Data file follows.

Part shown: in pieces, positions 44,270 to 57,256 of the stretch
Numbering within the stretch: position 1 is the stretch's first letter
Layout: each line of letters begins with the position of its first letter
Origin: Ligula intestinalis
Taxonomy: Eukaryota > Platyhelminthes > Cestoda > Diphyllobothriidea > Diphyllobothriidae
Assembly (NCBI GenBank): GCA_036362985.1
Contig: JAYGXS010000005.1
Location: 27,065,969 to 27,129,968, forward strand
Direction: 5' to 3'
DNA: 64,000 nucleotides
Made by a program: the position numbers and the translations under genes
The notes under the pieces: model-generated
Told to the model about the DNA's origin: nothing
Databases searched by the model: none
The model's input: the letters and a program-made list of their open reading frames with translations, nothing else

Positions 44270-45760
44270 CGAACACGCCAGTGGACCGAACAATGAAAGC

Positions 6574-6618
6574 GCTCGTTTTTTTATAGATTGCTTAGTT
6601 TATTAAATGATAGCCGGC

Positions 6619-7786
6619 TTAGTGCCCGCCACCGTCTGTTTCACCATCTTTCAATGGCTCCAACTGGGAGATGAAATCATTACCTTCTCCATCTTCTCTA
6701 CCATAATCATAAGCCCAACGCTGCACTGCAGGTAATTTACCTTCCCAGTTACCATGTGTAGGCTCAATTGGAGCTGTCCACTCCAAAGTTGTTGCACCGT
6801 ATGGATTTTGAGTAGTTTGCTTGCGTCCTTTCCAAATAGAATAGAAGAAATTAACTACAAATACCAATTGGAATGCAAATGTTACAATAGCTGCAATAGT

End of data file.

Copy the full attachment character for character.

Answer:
Part shown: in pieces, positions 44,270 to 57,256 of the stretch
Numbering within the stretch: position 1 is the stretch's first letter
Layout: each line of letters begins with the position of its first letter
Origin: Ligula intestinalis
Taxonomy: Eukaryota > Platyhelminthes > Cestoda > Diphyllobothriidea > Diphyllobothriidae
Assembly (NCBI GenBank): GCA_036362985.1
Contig: JAYGXS010000005.1
Location: 27,065,969 to 27,129,968, forward strand
Direction: 5' to 3'
DNA: 64,000 nucleotides
Made by a program: the position numbers and the translations under genes
The notes under the pieces: model-generated
Told to the model about the DNA's origin: nothing
Databases searched by the model: none
The model's input: the letters and a program-made list of their open reading frames with translations, nothing else

Positions 44270-45760
44270 CGAACACGCCAGTGGACCGAACAATGAAAGC

Positions 6574-6618
6574 GCTCGTTTTTTTATAGATTGCTTAGTT
6601 TATTAAATGATAGCCGGC

Positions 6619-7786
6619 TTAGTGCCCGCCACCGTCTGTTTCACCATCTTTCAATGGCTCCAACTGGGAGATGAAATCATTACCTTCTCCATCTTCTCTA
6701 CCATAATCATAAGCCCAACGCTGCACTGCAGGTAATTTACCTTCCCAGTTACCATGTGTAGGCTCAATTGGAGCTGTCCACTCCAAAGTTGTTGCACCGT
6801 ATGGATTTTGAGTAGTTTGCTTGCGTCCTTTCCAAATAGAATAGAAGAAATTAACTACAAATACCAATTGGAATGCAAATGTTACAATAGCTGCAATAGT